Antelopehorn Milkweed, Antelope-Horn

Asclepias asperula



Antelopehorn Milkweed grows to about 8 inches or 20 cm tall. It consists of several unbranched stems growing out of a stout base forming a mound that reaches just under a meter wide.  Keel-shaped, simple, alternate leaves with prominent main veins are narrow (< 3 cm), lance-shaped, and up to 8 inches or 20 cm long.  They are narrowly acuminate at the apex.  Ricky Linex in Range Plants of North Central Texas describes the flower head as “an umbrella shape resembling half a popcorn ball with numerous corollas showing five purplish petals surrounded by cream and pale green colors.” Flowering can occur from March to November. The fruit is a wrinkled pod containing silk-tufted seeds. 


Most abundant in western Texas, this plant has also been recorded in the northern, central, and east central regions of the state. It survives in many soil types and prefers full sunlight.  It reaches north into Nebraska and west into southern Utah and southeastern California. It often abounds in open pastures, along arroyos, draws, bar ditches, trails, and roadsides. 

Toxic Agent

The toxic agents involved are cardiac glycosides. Antelopehorn Milkweed poisons all livestock, especially sheep. A toxic dose is generally considered to be 1.2 percent of the animal's body weight in green plant material.

Signs of Livestock Ingestion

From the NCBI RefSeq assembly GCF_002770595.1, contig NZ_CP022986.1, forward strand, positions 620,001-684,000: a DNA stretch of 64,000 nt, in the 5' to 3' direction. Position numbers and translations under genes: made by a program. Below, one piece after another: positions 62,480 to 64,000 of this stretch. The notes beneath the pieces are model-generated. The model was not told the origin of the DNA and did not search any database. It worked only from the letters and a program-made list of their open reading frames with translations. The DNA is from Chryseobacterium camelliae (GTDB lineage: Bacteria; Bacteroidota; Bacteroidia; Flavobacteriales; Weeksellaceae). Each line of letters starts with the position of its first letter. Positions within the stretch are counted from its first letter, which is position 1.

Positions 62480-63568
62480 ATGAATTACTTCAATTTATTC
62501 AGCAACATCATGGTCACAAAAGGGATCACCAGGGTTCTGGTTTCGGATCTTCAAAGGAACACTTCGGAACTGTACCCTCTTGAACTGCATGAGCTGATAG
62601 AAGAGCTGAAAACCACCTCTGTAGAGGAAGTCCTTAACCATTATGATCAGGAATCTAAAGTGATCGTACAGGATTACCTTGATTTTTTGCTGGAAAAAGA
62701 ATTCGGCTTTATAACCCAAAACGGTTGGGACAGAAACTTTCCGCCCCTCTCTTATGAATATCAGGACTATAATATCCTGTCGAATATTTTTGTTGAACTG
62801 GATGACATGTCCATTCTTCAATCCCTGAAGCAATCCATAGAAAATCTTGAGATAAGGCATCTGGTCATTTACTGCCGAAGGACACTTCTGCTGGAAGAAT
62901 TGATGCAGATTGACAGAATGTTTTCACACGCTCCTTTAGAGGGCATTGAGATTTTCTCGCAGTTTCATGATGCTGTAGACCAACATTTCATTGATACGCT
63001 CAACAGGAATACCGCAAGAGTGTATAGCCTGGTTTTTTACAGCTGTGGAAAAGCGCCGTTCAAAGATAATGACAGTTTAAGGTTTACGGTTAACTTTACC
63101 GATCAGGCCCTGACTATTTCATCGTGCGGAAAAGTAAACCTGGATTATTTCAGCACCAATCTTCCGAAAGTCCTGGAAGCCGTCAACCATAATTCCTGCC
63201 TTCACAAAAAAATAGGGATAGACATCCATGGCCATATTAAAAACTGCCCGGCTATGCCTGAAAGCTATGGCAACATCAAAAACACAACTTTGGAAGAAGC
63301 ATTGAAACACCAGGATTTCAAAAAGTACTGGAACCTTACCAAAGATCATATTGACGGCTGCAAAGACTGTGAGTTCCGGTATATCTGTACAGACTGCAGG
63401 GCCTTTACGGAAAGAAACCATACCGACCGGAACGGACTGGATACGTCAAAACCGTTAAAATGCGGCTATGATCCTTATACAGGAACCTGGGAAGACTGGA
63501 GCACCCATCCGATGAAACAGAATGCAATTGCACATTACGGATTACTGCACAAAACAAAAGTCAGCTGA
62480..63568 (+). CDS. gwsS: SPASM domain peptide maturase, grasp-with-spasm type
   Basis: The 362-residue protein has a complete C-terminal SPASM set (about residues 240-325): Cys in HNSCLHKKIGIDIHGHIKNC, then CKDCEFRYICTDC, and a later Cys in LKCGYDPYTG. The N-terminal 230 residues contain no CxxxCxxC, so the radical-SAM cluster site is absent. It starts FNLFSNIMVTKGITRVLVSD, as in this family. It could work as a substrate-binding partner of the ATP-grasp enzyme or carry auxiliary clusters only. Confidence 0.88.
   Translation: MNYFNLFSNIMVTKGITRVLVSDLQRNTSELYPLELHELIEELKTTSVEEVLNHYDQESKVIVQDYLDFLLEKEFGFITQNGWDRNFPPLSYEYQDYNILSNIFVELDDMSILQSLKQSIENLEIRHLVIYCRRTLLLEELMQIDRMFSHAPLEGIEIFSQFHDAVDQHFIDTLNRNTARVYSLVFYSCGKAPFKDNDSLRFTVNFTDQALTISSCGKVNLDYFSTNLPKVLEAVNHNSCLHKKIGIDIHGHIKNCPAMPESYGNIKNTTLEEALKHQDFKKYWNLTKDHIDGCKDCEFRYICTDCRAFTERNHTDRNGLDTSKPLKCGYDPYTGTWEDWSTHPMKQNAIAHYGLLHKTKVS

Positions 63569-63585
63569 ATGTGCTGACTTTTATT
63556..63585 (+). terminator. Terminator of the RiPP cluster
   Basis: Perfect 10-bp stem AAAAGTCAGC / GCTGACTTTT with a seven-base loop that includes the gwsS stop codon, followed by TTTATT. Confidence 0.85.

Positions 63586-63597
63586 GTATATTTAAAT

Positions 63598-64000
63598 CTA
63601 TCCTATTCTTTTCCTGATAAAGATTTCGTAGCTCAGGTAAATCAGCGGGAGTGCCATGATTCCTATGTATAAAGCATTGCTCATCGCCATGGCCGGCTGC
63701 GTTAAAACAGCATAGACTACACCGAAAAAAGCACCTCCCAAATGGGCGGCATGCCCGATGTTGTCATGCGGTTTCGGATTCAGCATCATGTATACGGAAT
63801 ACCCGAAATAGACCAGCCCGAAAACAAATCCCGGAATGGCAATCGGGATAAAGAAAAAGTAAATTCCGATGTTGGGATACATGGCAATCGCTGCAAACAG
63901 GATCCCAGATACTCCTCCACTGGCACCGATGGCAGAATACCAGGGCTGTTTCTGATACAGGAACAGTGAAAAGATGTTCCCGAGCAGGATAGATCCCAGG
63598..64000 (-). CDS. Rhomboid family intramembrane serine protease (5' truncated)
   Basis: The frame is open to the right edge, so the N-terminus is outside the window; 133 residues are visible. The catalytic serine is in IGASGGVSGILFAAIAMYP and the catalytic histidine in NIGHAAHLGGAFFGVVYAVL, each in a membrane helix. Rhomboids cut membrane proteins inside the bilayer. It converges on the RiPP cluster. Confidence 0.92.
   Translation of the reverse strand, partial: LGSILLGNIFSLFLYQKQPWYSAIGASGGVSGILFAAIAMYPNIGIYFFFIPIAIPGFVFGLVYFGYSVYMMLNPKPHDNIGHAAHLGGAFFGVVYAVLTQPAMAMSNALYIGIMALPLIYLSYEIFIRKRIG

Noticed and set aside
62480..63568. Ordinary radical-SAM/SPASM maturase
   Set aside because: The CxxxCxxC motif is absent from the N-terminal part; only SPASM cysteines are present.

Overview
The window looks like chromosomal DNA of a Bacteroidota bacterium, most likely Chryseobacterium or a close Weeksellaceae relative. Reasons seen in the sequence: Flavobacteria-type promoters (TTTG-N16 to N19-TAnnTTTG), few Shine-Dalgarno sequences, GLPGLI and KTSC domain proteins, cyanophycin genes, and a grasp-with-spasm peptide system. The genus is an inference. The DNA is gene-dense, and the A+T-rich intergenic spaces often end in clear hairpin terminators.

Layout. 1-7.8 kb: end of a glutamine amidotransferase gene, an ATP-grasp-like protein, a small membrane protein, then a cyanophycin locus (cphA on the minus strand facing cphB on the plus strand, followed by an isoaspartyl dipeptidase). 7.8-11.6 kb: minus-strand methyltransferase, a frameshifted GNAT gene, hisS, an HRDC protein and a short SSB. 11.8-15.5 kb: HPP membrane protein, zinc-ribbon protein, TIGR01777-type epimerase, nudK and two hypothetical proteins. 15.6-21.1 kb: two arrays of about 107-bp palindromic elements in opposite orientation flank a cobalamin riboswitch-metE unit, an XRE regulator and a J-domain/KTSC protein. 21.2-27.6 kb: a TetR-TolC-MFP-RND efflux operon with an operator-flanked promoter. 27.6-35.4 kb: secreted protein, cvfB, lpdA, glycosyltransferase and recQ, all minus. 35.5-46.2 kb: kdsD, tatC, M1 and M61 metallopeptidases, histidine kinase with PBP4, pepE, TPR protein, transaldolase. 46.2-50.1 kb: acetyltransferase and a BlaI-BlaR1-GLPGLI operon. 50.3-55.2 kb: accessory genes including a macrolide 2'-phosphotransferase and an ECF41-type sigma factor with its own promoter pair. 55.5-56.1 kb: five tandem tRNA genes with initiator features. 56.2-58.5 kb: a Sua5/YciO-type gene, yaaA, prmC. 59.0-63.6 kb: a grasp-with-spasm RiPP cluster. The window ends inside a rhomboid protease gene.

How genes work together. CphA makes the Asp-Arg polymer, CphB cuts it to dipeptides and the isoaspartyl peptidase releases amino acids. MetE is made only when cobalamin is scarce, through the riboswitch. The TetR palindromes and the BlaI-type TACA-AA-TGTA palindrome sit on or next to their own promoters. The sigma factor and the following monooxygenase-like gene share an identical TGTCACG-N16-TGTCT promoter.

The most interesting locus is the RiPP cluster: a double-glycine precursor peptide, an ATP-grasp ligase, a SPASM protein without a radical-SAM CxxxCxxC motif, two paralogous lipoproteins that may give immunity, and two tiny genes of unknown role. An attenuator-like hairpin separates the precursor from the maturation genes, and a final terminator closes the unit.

Signs of poisoning produced by most species of Asclepias differ only in degree. They include: First, profound depression, weakness, and staggering; Collapse, followed by frequent, intermittent muscular tremors; Labored respiration, elevated temperature, and pupil dilation; Death after a comatose period of variable duration. Signs appear within a few hours of ingestion of a toxic dose, and death follows within a few days in most fatal cases.

Management Strategies

Animals dislike the taste of milkweeds and seldom graze them unless they are hungry and confined to milkweed-infested areas. Most losses are caused by overgrazing and drought. The plant is most toxic before it matures, somewhat less as it dries. Antelopehorn Milkweed retains enough toxicity to be dangerous in hay. Although most animals die if they reach the convulsive stage of milkweed poisoning, some recover. Move them to shade, keep them quiet, and give them plenty of food and water. No medicinal treatment is specified, but sedatives, laxatives, and intravenous fluids may help.